Giants

Giants Mailbag: Is there an ideal fit still out there on the market?

usatsi_11466554.jpg
USATSI

Giants Mailbag: Is there an ideal fit still out there on the market?

SAN FRANCISCO — On Friday, we will be one month from the first full-squad workout at Scottsdale Stadium.

If the Giants gathered today, they would look eerily similar to the team that finished far out of contention last season. 

That should change, of course. Team officials expect to make multiple additions over the next three weeks, taking advantage as prices continue to fall for the dozens of quality free agents still on the market. Trade talks have remained steady, too. 

But right now, we’re still in the midst of an extremely quiet offseason. On Wednesday, Ahmed Fareed joined me for a lengthy podcast that went over the slow pace, the Harper-Machado markets, the issues with the CBA, young players vying for jobs and much more. You can stream it here or download it on iTunes here. 

Thank you to everyone who sent questions along. There were so many that it’s time to add a mailbag to the podcast … 

Sign Marwin Gonzalez as a super utility, seems like a Zaidi kinda guy, provided he’s not too expensive. Then look to trade him at the deadline to a team in the hunt. - @brayden_cleland

Longtime listeners of the podcast know that Gonzalez has been my target throughout this offseason. He could be the opening day left fielder and provide depth throughout the infield, and he would add some pop. He has been connected to some contenders — primarily the Braves, lately — but for the most part, he has been out of the headlines.

It’s possible Gonzalez is waiting to see where Harper and Machado end up, knowing that the teams that miss out will have plenty of money left to spend. 

The second part of this question is interesting to me because we don’t quite know what Zaidi thinks of no-trade clauses. Bobby Evans handed them out to just about everyone, and the Giants are paying for that. You can bet Zaidi would like to avoid doing the same. But it’s possible that veterans — like Gonzalez — will make that a prerequisite of signing with a team that’s not looking like a contender. It’ll be interesting to see how Zaidi handles the no-trade issue.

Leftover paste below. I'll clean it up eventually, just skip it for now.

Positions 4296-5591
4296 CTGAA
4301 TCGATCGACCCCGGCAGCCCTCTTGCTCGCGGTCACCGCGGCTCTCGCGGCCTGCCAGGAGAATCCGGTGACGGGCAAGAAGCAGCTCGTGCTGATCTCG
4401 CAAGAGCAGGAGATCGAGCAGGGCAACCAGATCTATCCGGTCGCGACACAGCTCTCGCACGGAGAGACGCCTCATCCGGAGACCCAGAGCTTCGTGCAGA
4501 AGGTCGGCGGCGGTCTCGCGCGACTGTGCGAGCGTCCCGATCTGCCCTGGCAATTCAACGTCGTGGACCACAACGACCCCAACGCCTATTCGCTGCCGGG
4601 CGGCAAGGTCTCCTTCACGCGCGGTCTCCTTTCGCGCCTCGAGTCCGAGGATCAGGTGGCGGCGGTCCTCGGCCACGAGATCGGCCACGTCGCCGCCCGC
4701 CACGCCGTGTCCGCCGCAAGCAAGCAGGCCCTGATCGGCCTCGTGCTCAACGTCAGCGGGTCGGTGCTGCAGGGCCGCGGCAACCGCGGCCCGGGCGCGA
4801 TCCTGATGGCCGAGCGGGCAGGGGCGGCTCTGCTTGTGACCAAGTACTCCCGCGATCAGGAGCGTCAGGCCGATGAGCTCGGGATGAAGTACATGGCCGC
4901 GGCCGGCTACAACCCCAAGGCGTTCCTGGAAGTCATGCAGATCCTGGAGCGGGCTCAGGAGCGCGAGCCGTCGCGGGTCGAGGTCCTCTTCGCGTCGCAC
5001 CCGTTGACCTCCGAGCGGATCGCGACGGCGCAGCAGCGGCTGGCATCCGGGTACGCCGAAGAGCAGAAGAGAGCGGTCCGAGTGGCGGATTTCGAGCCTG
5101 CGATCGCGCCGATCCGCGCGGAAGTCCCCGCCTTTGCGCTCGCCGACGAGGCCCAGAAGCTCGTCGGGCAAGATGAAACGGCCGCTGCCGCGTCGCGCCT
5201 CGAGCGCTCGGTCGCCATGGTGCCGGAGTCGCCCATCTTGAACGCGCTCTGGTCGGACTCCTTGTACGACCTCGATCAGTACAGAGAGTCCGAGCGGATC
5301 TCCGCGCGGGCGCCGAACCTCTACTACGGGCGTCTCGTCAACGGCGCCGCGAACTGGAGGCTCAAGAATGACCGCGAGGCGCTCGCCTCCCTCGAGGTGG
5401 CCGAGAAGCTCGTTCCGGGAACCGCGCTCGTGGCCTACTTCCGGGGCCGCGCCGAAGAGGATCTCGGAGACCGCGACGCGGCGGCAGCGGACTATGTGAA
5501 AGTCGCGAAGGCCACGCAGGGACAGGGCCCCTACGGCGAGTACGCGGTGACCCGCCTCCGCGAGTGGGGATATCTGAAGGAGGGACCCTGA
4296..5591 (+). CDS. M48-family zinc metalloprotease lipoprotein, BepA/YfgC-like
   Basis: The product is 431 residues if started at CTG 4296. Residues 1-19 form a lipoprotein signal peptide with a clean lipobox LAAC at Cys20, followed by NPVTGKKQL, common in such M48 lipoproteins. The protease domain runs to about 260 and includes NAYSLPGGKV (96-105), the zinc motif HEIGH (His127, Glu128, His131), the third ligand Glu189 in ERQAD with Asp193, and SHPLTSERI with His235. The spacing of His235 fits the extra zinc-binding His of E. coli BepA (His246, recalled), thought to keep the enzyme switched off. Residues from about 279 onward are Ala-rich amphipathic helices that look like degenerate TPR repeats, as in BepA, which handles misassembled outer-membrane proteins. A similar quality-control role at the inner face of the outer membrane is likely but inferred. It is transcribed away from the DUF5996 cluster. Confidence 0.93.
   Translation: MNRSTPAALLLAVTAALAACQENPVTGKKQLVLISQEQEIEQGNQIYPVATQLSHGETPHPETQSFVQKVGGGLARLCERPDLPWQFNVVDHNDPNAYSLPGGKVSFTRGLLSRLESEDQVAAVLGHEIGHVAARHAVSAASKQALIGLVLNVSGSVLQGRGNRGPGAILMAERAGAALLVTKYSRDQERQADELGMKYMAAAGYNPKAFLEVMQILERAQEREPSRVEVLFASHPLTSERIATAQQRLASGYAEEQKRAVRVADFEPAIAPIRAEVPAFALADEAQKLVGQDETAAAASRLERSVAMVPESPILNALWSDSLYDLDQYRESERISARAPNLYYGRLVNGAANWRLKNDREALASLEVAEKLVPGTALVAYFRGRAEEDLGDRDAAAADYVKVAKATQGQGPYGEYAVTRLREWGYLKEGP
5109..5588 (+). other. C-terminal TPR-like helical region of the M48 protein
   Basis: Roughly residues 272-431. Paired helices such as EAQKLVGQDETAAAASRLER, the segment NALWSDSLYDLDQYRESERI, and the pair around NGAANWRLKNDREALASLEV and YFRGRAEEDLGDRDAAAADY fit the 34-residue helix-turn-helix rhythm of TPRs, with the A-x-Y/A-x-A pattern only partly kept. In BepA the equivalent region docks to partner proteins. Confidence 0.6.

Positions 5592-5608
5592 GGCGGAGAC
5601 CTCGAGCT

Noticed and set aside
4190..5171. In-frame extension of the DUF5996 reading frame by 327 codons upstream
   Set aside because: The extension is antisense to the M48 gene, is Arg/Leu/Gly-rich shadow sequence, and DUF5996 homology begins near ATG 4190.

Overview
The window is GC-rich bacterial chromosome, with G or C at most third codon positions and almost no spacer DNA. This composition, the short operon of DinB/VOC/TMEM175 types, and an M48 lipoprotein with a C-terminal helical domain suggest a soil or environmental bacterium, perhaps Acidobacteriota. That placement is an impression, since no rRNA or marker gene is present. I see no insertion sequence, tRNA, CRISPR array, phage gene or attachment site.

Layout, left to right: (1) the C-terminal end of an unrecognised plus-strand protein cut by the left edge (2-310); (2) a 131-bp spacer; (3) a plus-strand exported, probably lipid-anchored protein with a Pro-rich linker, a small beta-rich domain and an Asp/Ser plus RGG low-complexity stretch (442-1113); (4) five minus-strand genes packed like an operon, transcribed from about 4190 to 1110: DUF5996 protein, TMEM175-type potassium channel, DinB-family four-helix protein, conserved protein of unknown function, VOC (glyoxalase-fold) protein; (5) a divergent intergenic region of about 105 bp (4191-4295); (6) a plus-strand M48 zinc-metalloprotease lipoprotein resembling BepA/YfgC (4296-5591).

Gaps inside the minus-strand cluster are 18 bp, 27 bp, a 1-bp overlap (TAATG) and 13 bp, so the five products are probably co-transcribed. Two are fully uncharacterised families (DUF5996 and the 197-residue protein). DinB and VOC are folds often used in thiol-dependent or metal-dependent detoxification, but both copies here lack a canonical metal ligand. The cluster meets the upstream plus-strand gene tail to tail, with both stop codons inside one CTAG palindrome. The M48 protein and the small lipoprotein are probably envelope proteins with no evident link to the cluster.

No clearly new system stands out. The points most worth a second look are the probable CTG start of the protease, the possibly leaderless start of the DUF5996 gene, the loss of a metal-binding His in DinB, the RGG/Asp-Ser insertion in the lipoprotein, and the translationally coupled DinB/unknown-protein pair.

Will Watson and Smith both be traded this year? What teams do you think are the best trade partners? - @Dc_cargo

I would be surprised if they’re both on the Opening Day roster. Ahmed made a good point on the podcast, predicting that the Giants will actually make their trade during spring training. There will be a team that loses a valuable reliever to injury during spring training, and perhaps that’s when Zaidi will pounce. 

Before then, I still think there’s a strong chance that Smith gets dealt. Team officials were awfully shy about naming him the closer when they gathered in Las Vegas last month, and they’ve made no secret of the fact that they get calls on Smith. Andrew Baggarly mentioned the Angels as a team that’s been hot on Giants relievers.

This is just my speculation, but if the Red Sox aren’t able to bring Kimbrel back, Smith could make a ton of sense for them. With Adam Ottavino and Zach Britton in New York, the Red Sox certainly have some work to do to keep up with their rival. 

How does the Giants brass feel about possibly sharing Oracle Park with the Raiders next season? - @SportsAnthony

I’m sure there are mixed feelings throughout the organization. Some people I’ve talked to were shocked that this was an option, but at the same time, it could bring some serious cash into the organization, and this remains a business.